Forget about those two loudmouths in London, Sportsmail is in Vegas for a proper bout starring… King Khan
22:57 GMT, 11 July 2012
The next potentially stunning contribution to this gala summer for British sport will take place here on Saturday night.
One week after Andy Murray gallantly failed to go the distance with Wimbledon's most decorated champion, Amir Khan challenges an unbeaten American for a major world title.
Earlier the same evening, back home in East London, two loud-mouthed heavies who have disgraced our country will resume the ugly and demeaning brawl they started on a bar-room floor in Munich.
Real deal: British star Khan is going after Garcia's world title in Las Vegas
The chasm between these two events stretches far, far wider than the 5,324 miles which separate Las Vegas from Upton Park.
Khan is boxing for his British homeland, for his Pakistani descent and for his personal pride as well as for a decent purse. With the emphasis on decent.
David Haye and Dereck Chisora are fighting only for the money. With the accent on grubby. It is reported that Haye will bank in excess of 2 million, with Chisora pocketing around half a million.
Farce: Haye will face Chisora at Upton Park on Saturday night
Such lavish rewarding of such shameful behaviour is as obscene in its way as the millions plundered by bankers like Bob Diamond from the wreckage of the economy and the lives they have ruined.
Khan conducts himself in a manner befitting a sportsman whose place in Britain's pantheon of Olympic heroes is secure.
The marketing of Chisora and Haye as two animals needing to be kept apart by a wire fence until they are set upon each other in the vicinity of the new Olympic Park casts a dark shadow over the approaches to London 2012.
Fortunately the Games start soon enough for that stain to be quickly expunged. Degeneration comes before regeneration.
Fallen giant: Haye is favourite to be Chisora in Saturday's bout which hasn't be licenced by the BBBC
It is Sin City which has the reputation for selling sleaze but Khan's tryst with Philadelphia's Danny Garcia is a reputable contest for at least one, perhaps two, of the world light-welterweight championship belts.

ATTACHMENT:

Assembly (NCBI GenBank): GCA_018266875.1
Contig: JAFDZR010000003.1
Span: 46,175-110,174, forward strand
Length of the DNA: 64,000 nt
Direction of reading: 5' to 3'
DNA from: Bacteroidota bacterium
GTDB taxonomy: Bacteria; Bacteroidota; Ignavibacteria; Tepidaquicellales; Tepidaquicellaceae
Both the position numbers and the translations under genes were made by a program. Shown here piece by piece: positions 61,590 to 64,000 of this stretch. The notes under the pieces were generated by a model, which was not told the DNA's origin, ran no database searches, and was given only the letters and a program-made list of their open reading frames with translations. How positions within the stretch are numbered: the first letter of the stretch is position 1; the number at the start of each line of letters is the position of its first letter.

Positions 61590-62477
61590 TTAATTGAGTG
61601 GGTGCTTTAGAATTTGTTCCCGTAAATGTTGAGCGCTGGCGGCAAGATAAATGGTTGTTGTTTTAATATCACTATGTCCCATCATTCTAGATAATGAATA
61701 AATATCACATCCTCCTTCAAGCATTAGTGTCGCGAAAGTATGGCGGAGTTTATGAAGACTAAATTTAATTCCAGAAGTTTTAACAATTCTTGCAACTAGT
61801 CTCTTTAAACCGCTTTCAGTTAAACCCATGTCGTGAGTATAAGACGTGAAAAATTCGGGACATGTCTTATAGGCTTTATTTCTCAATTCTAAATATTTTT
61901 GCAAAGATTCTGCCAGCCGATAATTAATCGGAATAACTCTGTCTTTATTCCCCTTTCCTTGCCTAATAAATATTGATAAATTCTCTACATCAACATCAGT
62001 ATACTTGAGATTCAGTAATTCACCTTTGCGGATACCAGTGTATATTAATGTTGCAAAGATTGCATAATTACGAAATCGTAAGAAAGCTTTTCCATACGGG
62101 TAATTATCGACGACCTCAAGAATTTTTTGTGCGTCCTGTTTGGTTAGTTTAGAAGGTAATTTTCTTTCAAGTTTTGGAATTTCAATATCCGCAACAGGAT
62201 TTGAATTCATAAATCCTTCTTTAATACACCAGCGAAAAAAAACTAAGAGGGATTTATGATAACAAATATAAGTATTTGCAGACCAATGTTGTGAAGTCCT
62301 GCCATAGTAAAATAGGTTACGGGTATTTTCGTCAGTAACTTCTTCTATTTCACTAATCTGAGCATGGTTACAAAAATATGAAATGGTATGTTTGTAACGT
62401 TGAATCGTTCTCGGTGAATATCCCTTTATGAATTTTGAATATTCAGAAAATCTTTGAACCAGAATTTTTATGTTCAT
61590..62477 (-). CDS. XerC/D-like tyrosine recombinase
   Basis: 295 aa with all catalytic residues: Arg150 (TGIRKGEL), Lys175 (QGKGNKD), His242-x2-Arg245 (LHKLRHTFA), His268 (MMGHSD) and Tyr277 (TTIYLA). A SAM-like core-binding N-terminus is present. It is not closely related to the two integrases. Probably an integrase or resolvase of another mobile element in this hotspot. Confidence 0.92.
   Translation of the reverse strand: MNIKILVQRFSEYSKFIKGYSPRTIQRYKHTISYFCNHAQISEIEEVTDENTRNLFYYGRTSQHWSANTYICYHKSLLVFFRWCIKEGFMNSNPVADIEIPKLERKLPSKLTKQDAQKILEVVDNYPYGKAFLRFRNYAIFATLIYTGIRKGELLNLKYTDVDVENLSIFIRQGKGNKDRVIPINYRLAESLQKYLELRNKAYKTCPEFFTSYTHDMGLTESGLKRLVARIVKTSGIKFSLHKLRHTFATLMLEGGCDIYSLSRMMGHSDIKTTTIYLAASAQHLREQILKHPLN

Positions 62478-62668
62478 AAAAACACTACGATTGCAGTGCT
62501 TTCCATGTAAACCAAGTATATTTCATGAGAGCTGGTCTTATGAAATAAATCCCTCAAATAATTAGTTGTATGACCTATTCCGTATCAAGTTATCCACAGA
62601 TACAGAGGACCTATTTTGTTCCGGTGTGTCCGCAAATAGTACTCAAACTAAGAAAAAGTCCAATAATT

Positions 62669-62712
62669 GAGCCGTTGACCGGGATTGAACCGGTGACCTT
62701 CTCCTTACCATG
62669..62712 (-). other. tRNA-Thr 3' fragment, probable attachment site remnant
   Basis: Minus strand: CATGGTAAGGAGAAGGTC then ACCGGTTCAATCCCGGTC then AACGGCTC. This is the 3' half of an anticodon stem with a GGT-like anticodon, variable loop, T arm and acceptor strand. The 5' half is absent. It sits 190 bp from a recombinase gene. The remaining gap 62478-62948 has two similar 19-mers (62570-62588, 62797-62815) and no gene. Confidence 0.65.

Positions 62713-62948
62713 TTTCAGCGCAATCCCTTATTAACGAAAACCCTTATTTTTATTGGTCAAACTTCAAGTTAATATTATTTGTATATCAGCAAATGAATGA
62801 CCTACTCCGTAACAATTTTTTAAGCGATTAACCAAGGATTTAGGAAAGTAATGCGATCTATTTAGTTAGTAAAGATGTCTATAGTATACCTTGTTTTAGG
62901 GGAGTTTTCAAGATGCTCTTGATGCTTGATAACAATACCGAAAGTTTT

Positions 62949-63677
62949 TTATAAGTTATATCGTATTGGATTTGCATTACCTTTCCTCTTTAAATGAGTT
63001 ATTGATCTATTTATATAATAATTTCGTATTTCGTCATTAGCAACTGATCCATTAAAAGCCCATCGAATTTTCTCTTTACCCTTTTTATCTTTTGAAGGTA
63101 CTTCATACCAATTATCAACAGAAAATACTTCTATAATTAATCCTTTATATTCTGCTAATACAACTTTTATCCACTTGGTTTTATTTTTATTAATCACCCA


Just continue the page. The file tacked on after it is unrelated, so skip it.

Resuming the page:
It is Olympia which brings together the young people of the world in athletic harmony but which is being subjected to the tackiest of preludes to its latest grand opening.
Haye v Chisora is being billed as the fight everyone wants to see, yet nobody was talking about seeing it before they waded into each like thugs in a back alley. Now some people do want to see it.
Just as some people would go to watch a hanging if we brought back capital punishment. Just as some people enjoy cock-fighting and bear-baiting. Just as some people slow down when they pass the scene of a car crash in the vicarious expectation of seeing something tragic. But not everyone.
Feeling the heat: Khan putting in the final preparations in the warm surroundings of Las Vegas
Freddie Roach, Amir Khan's renowned trainer, says: 'There's no public interest in that fight here in America.'
Nor can we know for sure how much excitement it really is generating in Britain until the subscription numbers are in for the BoxNation television channel on which it will be broadcast.
Haye and Chisora are fighting only for the money. With the accent on grubby.